Start: 6:45 AM- On the river
Finish: 3:00 PM - New Orleans (staircase in French Quarter)
Daily dist: 61 miles
Total dist: x miles
Weather: Chilly with clear skies and almost no wind
Notes: Launch was delayed due to frozen gear. Probably the coldest morning of entire trip due to heavy frost. Very heavy tow and ship traffic kept me out of the main channel. Picked up by Bill Strickland to spend the night at his place.
The cold snap we’ve been experiencing is due to lift but it was still very cold around here over night last night. I may not have been the lowest temperature I’ve seen on this trip but with the heavy frost that accompanied the cold my gear was iced up worse than I’ve ever seen. I ended pulling out my cook stove to thaw my tent poles so I could take them apart and stow then in my boat. Getting into my frozen boots proved to be challenging and I had to stand in the river to use the somewhat warmer river water to thaw them enough to squeeze my feet into them. It took about three hours of vigorous paddling until my body warmed the inside of the Ikkuma enough that the tube leading to my water bag was thawed enough to drink from.
The cold and shipping traffic conspired to delay me today and I ended up in New Orleans a bit later than I expected but it worked out well giving me enough time to empty the Ikkuma and get changed before Bill came to pick me up. Where I pulled off the water was at a wide set of wooden stairs that leads right to the waters edge. The spot is right in the heart of the French Quarter just across the street from the iconic St. Louis cathedral. Certainly a good place to make an entrance into New Orleans. When I arrived several people were hanging out on the steps enjoying the sunshine and view of the river. A few men (the unshaved sort that seem to have nothing but time to kill) were very curious about where I started and where I was going. When I told them I left Baton Rouge yesterday they were impressed. When they learned that I left St. Lewis a month ago they had to shake my hand. They ended up adding their signatures to the few blank spots left on the deck while I packed my gear into the duffel bags and waited for my ride.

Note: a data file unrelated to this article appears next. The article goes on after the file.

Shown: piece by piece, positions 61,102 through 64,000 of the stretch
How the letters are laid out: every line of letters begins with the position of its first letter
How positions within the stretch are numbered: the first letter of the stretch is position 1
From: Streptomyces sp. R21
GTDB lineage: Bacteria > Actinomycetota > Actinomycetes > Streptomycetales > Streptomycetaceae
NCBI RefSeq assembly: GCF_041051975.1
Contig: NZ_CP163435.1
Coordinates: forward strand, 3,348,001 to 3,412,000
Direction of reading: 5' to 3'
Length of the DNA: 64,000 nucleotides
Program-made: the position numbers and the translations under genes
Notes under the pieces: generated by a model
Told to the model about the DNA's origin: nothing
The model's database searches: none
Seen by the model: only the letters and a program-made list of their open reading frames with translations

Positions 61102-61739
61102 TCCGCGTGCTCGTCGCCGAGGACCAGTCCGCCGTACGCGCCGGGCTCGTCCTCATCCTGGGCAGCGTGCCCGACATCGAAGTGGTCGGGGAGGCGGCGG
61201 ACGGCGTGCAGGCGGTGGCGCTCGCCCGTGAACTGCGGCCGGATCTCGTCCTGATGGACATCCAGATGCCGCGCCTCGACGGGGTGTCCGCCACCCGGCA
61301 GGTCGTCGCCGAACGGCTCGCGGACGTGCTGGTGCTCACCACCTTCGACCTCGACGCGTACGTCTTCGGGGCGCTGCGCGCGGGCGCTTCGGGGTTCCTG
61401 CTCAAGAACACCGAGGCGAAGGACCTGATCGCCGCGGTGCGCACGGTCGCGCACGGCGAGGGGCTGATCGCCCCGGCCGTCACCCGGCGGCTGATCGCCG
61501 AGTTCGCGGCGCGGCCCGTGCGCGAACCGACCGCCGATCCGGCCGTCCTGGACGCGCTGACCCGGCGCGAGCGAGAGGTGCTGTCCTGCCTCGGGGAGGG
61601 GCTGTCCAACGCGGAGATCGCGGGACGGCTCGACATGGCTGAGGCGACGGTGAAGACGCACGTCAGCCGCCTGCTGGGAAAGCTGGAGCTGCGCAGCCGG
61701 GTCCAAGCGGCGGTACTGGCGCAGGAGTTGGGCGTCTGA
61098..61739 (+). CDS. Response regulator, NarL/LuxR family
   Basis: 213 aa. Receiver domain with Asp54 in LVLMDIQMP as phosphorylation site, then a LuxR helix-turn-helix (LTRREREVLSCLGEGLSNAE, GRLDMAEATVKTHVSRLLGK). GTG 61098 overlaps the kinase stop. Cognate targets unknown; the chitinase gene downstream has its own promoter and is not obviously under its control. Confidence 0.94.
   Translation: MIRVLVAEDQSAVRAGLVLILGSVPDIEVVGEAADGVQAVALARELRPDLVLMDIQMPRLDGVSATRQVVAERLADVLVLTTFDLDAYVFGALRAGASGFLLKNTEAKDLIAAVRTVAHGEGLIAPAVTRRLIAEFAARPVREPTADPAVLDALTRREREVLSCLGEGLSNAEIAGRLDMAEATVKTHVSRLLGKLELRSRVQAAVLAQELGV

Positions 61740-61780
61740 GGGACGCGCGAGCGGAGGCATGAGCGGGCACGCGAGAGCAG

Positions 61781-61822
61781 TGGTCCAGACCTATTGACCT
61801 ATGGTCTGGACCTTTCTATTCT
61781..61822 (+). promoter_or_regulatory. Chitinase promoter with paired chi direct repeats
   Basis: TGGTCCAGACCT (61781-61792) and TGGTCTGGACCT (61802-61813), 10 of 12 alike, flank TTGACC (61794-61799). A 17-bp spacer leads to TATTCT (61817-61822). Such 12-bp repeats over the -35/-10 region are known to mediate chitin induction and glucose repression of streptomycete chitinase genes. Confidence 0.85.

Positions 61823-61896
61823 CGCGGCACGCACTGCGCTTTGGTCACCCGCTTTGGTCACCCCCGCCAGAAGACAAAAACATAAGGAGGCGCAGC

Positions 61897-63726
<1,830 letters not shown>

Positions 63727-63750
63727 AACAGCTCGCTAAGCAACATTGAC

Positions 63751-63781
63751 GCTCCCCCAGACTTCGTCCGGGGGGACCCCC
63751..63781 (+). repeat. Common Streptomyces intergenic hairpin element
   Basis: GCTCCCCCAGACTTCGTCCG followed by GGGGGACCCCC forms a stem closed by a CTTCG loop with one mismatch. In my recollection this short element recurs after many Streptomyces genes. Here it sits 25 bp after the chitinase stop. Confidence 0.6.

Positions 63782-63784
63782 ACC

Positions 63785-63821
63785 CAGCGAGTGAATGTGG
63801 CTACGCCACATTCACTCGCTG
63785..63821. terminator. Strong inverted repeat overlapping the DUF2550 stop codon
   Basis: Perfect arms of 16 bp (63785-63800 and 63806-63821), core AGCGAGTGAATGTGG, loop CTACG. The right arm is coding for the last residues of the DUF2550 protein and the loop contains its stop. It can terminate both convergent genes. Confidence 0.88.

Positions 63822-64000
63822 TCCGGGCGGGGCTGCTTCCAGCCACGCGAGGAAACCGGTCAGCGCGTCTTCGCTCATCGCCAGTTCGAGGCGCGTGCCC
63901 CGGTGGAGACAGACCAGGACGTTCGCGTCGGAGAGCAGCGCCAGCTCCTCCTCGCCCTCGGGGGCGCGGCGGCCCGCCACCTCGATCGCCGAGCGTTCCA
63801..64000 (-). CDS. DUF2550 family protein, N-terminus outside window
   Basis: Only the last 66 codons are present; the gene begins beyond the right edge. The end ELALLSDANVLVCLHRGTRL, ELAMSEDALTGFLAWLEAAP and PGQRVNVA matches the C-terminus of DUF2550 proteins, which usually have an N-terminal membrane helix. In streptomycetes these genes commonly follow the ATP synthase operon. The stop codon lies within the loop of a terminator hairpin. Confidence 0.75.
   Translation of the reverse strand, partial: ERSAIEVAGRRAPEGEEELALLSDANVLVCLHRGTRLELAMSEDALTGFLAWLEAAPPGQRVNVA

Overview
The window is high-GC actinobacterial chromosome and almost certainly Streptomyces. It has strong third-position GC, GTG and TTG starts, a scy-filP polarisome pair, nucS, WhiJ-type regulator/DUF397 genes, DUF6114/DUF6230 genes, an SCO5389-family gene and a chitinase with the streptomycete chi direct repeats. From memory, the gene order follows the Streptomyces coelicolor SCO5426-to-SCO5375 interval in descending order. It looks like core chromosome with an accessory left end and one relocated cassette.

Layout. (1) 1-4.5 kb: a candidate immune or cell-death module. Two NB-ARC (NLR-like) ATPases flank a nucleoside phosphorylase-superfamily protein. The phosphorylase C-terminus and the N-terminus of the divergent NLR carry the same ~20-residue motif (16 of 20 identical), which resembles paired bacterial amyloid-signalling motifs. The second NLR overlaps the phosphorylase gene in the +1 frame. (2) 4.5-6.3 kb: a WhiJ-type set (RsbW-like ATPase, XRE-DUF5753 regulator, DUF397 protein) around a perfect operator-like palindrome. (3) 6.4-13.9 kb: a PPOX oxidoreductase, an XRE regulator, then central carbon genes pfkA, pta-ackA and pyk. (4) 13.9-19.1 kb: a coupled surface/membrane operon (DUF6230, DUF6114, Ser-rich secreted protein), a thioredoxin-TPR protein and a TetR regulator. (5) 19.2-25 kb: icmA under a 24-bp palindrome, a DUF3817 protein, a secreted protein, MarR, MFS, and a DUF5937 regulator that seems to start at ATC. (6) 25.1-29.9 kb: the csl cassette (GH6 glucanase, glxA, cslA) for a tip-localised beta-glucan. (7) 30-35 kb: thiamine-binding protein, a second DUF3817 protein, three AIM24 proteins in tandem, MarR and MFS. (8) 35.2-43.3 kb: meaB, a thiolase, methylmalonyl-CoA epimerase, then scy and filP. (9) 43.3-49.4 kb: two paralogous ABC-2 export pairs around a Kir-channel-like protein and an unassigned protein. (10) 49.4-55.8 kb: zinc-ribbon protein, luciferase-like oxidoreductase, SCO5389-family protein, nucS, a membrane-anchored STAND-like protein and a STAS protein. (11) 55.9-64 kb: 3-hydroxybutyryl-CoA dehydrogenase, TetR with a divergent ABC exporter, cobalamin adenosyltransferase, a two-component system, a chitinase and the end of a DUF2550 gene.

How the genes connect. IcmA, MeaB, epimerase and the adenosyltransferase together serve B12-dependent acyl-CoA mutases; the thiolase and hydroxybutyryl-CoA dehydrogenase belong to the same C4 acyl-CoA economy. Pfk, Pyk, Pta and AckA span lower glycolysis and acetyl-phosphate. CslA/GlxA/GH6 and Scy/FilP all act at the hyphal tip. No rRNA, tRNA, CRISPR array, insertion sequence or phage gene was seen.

From today’s take out I could see one of the lift bridges over the Intracoastal waterway the entrance to which lies only one mile further downstream. That means that today was the last full day on the Mississippi river for this phase of the journey. It has been a fun run down from St. Louis and with all the bumps I hit along the way I’ve already had an adventure I will never forget. For as much as I’ve enjoyed the raw beauty and power of the river I am really looking forward to moving on into new waters. The river, especially in winter and at nearly flood levels is a demanding place to paddle.